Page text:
Magnesium gains momentum as firms build on its bone health credentials

By Elaine Watson

- Last updated on GMT

Related tags Bone health Calcium Magnesium Nutrition

Magnesium helps maintain normal bones
Magnesium helps maintain normal bones
Sales of vitamins and supplements with magnesium as a primary ingredient surged more than 20% in the US over the past year, while growing interest from beverage manufacturers has also given the multi-talented mineral a new lease of life.

According to data from SPINS, sales of vitamins and supplements with magnesium as a primary ingredient were up 19% to $11.87m in the natural retail channel (excluding Whole Foods Market) and up 24.6% to $18.61m in the conventional retail channel (excluding Walmart) in the 52 weeks to August 6.

Sales across both channels combined were up 22.4% to $30.48m.

To put this into context, total sales of vitamins and dietary supplements over the same period across both channels were up 7.5% to $3.182bn.

Building a name for magnesium as a bone health mineral

Much of the growth in supplements had come from standalone magnesium citrate products, although combination products for bone health were also gaining ground, said Dr Gerhard Gerstner, business development manager health and nutrition at minerals supplier Jungbunzlauer.

“Standalone magnesium citrate supplements are dominant, but new formats are getting more and more important, for example, liquid supplements, often in combination with vitamin D, and calcium, in the ratio Ca:Mg = 2:1.”

But there was also growing interest from food and drink manufacturers, claimed Amber Gillis, market development manager for health and nutrition.

“While there is work being done in dairy foods​ [primarily in Europe], I think food companies here​ [in the US] believe consumers feel most comfortable with their drinks and supplements being fortified with various minerals.

“We don’t have all the information behind what is driving these projects, but one can assume it is for bone health. In almost every case magnesium is being added in combination with calcium and in some cases with vitamin D.

“As magnesium is not as well known as calcium, they are trying to build a name for magnesium as a bone health mineral in addition to a muscle cramp reliever)by attaching it to a mineral that everyone is aware of."

He added: “I believe with more studies, the benefits of a magnesium-rich diet will be clear, so there may be more demand even without calcium ‘boosting it’.”

Half of US consumers don’t get enough magnesium

Growth was being driven by several factors including growing awareness that many US consumers did not get their RDA for magnesium (320mg/day for women and 420 mg for men) and rising interest in bone health and relaxation concepts, said Gerstner. “Magnesium is a great fit to the current relaxation trend as it is seen as the relaxation or anti-stress mineral.

“In several European markets, trimagnesium citrate is widely used to treat and prevent night cramps and fasciculation​ [muscle twitches]. We see this concept as very promising also for the US market.”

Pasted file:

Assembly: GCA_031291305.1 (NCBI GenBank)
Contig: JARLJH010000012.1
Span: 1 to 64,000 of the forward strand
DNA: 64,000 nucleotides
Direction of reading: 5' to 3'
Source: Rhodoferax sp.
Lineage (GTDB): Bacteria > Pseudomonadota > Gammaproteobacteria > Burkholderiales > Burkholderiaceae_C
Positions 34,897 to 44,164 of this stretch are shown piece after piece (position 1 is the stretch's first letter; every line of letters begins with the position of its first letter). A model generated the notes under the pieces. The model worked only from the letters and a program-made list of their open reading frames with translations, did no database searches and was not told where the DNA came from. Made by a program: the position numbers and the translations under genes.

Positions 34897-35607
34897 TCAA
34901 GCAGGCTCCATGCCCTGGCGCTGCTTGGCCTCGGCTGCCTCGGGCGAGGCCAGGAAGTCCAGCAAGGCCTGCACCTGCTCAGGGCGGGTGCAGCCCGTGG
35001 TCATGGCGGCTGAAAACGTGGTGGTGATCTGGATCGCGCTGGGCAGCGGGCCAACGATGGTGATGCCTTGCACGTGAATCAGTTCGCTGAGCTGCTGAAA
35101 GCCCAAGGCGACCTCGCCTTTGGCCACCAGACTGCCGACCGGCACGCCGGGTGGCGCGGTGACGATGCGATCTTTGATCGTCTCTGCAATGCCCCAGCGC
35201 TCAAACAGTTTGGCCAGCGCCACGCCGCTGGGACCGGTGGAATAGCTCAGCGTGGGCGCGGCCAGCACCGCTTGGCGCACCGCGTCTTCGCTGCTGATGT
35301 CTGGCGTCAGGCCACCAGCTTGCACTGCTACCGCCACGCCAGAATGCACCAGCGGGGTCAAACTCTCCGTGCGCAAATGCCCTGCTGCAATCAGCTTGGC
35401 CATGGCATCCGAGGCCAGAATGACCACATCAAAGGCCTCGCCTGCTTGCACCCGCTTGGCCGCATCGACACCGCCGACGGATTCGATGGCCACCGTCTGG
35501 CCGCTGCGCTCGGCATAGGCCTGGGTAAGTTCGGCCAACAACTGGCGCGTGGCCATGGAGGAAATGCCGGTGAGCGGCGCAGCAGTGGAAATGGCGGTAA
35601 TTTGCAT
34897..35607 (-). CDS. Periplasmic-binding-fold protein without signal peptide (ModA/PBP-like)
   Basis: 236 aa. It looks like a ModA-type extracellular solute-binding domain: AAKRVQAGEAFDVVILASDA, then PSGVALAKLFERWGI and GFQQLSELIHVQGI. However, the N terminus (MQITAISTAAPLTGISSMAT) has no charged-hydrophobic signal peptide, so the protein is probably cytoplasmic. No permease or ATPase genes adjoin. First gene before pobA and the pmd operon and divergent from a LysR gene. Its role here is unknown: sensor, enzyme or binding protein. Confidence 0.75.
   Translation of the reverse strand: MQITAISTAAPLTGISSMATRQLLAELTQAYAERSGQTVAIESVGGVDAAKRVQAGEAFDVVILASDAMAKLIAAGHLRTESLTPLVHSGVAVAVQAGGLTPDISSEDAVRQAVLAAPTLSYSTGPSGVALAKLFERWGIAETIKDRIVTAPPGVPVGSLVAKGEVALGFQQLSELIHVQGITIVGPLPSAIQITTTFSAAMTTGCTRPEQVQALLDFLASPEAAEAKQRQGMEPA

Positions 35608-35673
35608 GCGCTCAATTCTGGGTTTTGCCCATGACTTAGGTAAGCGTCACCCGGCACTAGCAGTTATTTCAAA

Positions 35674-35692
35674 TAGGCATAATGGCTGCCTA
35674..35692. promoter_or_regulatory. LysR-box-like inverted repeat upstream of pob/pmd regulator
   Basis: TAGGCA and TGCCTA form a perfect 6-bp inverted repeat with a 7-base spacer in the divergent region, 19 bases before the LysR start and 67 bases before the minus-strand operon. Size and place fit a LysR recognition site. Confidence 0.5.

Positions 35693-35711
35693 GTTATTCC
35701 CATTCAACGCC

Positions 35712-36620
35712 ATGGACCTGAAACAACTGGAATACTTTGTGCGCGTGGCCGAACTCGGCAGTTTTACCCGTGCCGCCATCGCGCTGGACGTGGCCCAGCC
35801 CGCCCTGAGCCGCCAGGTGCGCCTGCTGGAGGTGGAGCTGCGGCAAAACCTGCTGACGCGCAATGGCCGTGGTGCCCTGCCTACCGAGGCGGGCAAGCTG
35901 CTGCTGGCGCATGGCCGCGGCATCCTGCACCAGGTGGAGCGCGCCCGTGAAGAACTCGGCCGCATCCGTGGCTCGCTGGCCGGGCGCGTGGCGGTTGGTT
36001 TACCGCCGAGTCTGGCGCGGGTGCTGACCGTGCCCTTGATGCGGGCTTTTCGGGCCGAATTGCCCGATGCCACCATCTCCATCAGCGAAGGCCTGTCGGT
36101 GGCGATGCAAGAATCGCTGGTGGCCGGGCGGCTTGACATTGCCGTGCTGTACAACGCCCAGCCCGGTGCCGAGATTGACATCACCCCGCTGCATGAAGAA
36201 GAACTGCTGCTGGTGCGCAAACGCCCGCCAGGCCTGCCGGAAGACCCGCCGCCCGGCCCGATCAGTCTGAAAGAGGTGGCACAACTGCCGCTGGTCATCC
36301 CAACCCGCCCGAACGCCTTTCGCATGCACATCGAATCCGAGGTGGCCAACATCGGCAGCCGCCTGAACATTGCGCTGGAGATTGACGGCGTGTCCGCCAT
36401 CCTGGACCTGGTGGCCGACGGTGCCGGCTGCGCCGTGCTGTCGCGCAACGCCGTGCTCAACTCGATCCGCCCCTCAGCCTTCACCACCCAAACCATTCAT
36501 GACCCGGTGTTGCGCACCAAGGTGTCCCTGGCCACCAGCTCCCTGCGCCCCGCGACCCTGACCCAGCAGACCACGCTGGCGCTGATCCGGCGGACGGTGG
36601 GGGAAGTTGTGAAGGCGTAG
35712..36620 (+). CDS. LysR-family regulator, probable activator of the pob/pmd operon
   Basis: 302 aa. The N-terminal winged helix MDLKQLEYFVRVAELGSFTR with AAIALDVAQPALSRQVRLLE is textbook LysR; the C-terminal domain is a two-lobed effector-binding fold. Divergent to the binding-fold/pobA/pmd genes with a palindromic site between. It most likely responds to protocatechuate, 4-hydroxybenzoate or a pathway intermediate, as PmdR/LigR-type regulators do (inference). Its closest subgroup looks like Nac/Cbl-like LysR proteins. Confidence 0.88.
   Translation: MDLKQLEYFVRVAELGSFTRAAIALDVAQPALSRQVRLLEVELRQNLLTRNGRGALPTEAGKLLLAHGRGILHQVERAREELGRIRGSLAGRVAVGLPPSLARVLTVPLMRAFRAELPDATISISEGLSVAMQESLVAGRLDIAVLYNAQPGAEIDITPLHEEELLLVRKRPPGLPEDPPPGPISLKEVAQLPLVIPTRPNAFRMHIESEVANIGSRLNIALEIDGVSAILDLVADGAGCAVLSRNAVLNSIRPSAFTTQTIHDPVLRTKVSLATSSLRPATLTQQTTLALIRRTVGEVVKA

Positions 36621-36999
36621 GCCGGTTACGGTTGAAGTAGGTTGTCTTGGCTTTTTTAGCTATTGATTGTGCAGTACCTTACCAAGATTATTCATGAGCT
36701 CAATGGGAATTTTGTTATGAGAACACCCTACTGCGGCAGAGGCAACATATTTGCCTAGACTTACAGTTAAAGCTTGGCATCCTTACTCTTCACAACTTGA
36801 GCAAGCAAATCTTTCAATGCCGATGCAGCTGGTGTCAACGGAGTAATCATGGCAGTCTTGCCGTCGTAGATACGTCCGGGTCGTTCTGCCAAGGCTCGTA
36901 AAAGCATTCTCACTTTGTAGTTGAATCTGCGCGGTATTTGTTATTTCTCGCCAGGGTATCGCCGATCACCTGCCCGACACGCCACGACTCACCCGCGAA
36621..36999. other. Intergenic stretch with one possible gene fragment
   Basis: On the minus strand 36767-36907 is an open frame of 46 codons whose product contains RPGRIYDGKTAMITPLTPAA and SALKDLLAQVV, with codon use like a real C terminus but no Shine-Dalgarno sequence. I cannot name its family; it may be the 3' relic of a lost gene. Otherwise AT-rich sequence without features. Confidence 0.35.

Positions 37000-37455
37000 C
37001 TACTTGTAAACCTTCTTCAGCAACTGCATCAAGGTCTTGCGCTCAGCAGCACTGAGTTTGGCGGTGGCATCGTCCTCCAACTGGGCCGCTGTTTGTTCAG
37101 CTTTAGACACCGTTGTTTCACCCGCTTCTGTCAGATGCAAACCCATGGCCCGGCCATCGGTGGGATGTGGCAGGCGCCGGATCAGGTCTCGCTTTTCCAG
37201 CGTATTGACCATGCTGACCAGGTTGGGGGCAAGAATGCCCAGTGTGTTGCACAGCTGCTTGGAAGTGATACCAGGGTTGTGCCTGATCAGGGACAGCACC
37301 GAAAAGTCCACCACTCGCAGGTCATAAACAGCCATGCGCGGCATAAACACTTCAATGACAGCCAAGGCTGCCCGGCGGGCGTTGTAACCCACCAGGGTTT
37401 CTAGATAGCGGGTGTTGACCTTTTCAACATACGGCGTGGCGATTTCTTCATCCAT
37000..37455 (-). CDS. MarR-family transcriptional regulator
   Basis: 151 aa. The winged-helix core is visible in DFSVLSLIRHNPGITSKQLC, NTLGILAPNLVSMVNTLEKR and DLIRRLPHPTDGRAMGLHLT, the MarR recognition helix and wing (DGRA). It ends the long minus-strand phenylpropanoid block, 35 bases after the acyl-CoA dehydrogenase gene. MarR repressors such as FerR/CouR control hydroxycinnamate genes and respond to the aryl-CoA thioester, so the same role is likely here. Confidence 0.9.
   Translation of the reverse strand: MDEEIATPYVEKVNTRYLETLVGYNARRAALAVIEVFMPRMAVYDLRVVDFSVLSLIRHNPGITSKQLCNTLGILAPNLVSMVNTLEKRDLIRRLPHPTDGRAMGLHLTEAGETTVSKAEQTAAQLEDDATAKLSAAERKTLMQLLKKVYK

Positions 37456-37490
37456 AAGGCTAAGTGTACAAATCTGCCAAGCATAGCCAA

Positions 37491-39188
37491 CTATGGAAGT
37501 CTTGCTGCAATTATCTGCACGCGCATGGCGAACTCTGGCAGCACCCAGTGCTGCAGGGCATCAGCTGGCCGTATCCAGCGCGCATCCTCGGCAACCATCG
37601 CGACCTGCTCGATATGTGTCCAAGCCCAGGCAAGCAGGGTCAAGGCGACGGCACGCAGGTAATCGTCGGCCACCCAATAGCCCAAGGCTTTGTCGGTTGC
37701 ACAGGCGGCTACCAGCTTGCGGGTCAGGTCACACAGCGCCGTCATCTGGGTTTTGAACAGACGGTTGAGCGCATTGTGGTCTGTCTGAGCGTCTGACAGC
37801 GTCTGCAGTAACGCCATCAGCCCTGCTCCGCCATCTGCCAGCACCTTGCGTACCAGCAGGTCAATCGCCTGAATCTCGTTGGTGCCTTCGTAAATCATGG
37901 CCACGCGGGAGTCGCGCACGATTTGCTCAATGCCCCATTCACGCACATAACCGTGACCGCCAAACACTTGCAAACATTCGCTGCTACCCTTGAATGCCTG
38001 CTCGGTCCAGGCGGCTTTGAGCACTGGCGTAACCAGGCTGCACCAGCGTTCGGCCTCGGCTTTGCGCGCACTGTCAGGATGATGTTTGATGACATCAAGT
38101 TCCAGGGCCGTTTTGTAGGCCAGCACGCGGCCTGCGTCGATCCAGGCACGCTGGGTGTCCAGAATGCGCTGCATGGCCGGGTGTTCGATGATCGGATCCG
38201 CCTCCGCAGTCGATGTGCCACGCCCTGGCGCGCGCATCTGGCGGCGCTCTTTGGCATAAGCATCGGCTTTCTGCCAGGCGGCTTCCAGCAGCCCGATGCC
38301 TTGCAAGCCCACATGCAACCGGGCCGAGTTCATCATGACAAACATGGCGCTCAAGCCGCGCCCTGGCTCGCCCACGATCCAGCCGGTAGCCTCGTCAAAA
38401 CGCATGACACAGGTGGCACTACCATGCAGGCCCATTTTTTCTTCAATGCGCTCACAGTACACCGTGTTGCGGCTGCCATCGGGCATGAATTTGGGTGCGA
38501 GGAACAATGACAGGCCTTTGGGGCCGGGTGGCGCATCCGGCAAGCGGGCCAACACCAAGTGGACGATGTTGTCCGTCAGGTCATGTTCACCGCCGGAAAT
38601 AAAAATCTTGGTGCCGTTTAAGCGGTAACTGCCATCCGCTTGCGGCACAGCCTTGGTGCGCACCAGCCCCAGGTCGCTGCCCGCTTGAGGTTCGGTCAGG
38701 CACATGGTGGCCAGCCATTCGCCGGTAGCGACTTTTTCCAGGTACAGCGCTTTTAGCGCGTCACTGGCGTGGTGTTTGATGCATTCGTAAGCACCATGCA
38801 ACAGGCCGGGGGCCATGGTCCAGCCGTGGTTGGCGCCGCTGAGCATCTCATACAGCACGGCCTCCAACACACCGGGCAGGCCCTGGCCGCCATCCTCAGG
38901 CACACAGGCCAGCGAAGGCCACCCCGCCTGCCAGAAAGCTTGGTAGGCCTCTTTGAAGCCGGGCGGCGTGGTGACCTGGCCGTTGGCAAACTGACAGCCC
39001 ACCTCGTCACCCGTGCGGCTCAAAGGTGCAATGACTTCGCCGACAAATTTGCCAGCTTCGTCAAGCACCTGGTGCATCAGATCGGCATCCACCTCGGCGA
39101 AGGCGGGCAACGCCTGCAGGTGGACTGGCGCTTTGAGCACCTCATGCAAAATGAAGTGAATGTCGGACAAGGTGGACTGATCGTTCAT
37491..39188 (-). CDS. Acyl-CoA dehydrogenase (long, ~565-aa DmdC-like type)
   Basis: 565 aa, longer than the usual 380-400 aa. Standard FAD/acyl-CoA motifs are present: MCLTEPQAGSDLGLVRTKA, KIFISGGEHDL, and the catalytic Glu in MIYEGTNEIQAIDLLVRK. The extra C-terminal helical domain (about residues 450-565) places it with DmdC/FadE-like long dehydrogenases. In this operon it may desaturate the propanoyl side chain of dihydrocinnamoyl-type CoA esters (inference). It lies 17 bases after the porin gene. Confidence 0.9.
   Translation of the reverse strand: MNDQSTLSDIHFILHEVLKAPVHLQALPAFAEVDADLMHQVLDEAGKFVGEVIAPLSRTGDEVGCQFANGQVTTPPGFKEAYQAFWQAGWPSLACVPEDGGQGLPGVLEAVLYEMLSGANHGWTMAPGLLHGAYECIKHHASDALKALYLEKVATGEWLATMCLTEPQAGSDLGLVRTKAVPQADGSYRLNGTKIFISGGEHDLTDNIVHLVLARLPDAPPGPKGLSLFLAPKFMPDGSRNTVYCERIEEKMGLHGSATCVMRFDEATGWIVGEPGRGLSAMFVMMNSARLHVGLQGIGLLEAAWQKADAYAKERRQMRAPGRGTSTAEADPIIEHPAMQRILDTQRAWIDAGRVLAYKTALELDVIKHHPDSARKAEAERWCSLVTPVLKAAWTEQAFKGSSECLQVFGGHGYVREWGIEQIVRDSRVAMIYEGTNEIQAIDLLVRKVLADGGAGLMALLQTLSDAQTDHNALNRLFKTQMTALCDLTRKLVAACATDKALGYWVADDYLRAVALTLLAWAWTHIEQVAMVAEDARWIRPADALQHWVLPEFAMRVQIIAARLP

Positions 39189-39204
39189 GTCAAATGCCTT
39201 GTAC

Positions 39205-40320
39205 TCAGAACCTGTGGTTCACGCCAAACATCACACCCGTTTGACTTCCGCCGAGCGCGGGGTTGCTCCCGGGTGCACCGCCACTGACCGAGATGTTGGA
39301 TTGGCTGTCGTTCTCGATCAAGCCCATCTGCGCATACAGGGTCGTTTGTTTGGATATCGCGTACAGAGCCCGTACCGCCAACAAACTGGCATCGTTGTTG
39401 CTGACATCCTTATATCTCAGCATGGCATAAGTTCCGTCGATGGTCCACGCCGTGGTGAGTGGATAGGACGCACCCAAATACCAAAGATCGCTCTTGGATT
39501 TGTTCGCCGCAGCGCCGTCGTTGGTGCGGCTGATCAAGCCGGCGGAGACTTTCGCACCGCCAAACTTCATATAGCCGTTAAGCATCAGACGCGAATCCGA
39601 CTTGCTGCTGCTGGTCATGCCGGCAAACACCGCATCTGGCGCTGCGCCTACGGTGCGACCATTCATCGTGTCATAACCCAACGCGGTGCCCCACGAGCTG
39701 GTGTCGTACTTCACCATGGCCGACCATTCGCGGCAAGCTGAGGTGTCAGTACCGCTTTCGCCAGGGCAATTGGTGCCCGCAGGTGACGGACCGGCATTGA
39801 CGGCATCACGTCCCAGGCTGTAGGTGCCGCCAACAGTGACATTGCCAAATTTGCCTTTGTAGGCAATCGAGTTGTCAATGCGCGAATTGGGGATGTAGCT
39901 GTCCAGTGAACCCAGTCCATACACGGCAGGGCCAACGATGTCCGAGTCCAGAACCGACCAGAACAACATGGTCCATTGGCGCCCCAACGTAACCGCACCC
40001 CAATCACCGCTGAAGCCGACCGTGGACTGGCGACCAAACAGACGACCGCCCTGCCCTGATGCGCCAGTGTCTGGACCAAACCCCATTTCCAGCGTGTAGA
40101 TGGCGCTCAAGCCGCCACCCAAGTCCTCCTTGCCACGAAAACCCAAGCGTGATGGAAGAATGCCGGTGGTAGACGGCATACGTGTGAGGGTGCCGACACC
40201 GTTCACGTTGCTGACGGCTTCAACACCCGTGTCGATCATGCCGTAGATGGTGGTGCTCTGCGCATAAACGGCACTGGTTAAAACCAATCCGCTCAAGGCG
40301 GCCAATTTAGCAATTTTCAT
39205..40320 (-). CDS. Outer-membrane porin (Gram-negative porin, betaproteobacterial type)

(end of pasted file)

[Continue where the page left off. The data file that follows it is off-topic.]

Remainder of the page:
Jungbunzlauer supplied organic magnesium salts, which were better absorbed, he claimed.

“We see a trend for magnesium which is equal to the development we have seen for calcium. While in the mass market the cheaper inorganic forms have been and still are used, some supplement companies use organic forms, mainly the trimagnesium citrate in order to differentiate.

“The wording of the organic form, which is labeled ‘magnesium citrate’ instead of ‘magnesium’ - and the better absorption - are the focus of communication.

“In supplements, consumer awareness of highly-absorbable organic magnesium has improved significantly... and is of increasing importance also in food and beverage.”

Trimagnesium citrate was particularly appealing because of its high solubility, low taste impact and high mineral content (16%), he added.

”We also promote trimagnesium citrate in the context of the acid-base balance concept as together with tripotassium citrate, it is mimicking the natural alkaline mineral sources of vegetables and fruits, thus promoting a balanced diet.”

The science behind magnesium

The European Food Safety Authority (EFSA) recently issued positive opinions on magnesium and the maintenance of normal bone, teeth, and protein synthesis; the reduction of tiredness and fatigue; electrolyte balance; normal energy-yielding metabolism; neurotransmission, and muscle contraction.

But while the relationship between magnesium and type 2 diabetes could prove to be “one of the most interesting topics for future research”,​ EFSA gave the thumbs down to claims about magnesium and blood glucose, acknowledged Gerstner.

EFSA was also unconvinced by claims about magnesium and blood pressure, stress relief, protection of DNA, proteins and lipids from oxidative damage, the immune system and fat metabolism, he added.

But "in contrast to other functional ingredients, magnesium received a disproportionate amount of positive claims",​ he said.

“Some negative opinions resulted from insufficient data provided to the authorities and there might be some chance for a resubmission based on new scientific evidence. We will closely follow developments concerning health claims in Europe, which will include proprietary research.”

Magnesium is believed to help maintain bone health by boosting calcium absorption, suppressing a hormone that breaks down bone and activating an enzyme required to form new bone.

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